When it comes to software design, perhaps a plumber can help enlighten organizations a bit. As developer-advocate Mat Ryer spelled out in a recent post, a plumber looking at the all-too-complicated handiwork underneath his sink summed up the problem in a nutshell:
"They didn't keep things simple you see, they let it get complicated. Now we're spending ages trying to figure out what's going on. If it were simple, I could just glance at it and I'd know. But there's a pipe back there that goes up, along, back down, and connects to itself. I have no idea why on earth that's there but I can't take it out in case it's important."
So, in an enterprise, layer upon layer, bell upon whistle, feature upon feature, workaround upon workaround, gets bolted in and built up, resulting in spaghetti messes that require a lot of investment to clear up, if even possible.
Where does all this complexity come from? There's plenty of pressure on software developers and designers to push things out the door as fast as possible, and between requirements meetings with users, coding, integration and testing, there's precious little time to sit back and consider the ramifications on overall design. Perhaps there needs to be more thought given to what becomes important piece of the developer experience, and ultimately, the user or customer experience. Jonas Downey, a designer at Basecamp, puts it this way: perhaps it's a good idea to "move slowly and fix things."
"Our work is heavy and it's getting heavier all the time," he writes. "We obsess over every aspect of that process: the tech we use, our methodology, the way it looks, and how it performs. Unfortunately we're not nearly as obsessed with what happens after that, when people integrate our products into the real world." Software is woven into the fabric of every business, and into the lives of just about everyone on the planet, he points out.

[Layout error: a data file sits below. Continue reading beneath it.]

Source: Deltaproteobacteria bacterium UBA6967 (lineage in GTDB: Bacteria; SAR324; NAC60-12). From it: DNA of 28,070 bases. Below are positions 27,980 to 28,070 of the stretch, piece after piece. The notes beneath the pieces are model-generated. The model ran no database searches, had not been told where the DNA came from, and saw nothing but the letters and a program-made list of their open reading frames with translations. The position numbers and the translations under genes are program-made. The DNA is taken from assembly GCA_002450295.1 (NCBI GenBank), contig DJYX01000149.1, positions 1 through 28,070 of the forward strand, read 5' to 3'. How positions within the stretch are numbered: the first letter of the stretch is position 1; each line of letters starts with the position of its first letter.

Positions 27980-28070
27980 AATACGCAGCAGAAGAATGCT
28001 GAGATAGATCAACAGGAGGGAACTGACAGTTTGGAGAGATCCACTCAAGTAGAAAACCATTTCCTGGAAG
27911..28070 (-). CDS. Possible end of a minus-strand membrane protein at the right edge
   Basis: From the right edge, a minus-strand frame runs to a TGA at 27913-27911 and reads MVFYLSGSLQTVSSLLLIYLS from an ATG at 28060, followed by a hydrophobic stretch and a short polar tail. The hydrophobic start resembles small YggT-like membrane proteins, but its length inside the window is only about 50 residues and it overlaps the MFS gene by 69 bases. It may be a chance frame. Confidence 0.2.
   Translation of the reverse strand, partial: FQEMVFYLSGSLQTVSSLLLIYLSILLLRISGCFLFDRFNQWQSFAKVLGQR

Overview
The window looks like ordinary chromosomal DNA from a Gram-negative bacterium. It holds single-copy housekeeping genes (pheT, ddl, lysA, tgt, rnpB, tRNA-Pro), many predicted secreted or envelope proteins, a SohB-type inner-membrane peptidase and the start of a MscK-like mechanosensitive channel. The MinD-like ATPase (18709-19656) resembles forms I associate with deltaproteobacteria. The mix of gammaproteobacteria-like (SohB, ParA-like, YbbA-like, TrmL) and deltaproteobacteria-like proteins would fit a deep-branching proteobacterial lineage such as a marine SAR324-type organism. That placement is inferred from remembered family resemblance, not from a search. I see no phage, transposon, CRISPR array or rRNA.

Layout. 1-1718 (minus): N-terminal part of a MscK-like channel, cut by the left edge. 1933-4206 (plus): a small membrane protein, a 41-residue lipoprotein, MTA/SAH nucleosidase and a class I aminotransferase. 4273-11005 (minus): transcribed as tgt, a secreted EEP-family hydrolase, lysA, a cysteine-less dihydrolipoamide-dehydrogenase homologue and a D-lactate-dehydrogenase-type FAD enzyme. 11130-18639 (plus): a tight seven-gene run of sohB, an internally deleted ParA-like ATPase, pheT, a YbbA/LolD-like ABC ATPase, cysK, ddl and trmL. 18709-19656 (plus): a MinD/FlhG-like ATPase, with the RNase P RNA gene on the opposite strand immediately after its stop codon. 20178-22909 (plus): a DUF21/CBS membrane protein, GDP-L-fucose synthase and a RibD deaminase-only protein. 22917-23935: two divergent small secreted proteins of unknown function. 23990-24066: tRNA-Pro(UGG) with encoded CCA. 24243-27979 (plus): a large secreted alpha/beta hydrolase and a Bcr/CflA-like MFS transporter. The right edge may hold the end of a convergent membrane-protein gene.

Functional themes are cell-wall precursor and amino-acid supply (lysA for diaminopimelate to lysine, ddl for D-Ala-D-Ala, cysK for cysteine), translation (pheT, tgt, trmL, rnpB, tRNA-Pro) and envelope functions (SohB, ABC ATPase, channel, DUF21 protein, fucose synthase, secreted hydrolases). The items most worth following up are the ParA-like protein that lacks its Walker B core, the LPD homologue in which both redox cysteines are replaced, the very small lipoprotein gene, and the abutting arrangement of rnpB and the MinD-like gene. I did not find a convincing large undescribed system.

By default, then, software developers and designers are "the first line of defense to protect people's privacy, safety, and sanity," Downey observes. "If the past 20 years of tech represent the 'Move Fast and Break Things' era, now it's time to slow down and take stock of what's broken."
The unintended complexities, the direct effects on business fortunes, the impact on peoples' lives -- this certainly is heavy stuff. For developers and designers within enterprises, it's time to rethink how software is created and delivered to end-users and customers; time for a more holistic and UX-focused approach. To that end, John Edson, a partner with LUNA, and Garen Kouyoumjian and Benedict Sheppard, both with McKinsey, have constructed a manifesto of sorts that provides a path of new design thinking for software creation, as well as other innovation activities.
Here are some of their key guiding principles on balancing the need to keep up with the frantic pace of business with nurturing a design culture:
From departmental silos to cross-functional teams. McKinsey research finds "companies with a central, siloed design department generally performed less well financially than those that let designers off the leash and distributed design experts into cross-functional product-focused teams," Edson and his co-authors state.
From narrow experts to interdisciplinary designers. "Physical, digital, and service designs are converging," the team observes. "We saw improved financial performance in those companies that broke down barriers and cross-trained designers in skills such as industrial and user-interface design."
From cubicles to garages. In a garagey, startup style organization, "there are no departments, titles, or assigned offices. Everyone is focused on making a great product that meets a customer need," Edson and his co-authors point out.
From a design stage to continuous design. "A design-led approach to product creation means that design happens throughout development, not just at the early concept phase."
From qualitative to full-spectrum research. Augment focus groups and interviews with quantitative analytics to get a complete picture of user or customer requirements, the co-authors urge.
From prototype once to prototype often. "Design-led companies begin with a prototype that answers a customer need, backed up with a business case," Edson and his team state. "This notion is core to the agile process pioneered by software companies, as is the use of minimum viable products, which gives teams the ability to quickly test and improve concepts and then test them again."
From incremental to brave. "Design-led companies are willing to put long-term brand strength ahead of short-term turnover, and they aren't shy about sharing resources and opinions with design thinkers outside their organization to strengthen their offer to customers," Edson and his co-authors state.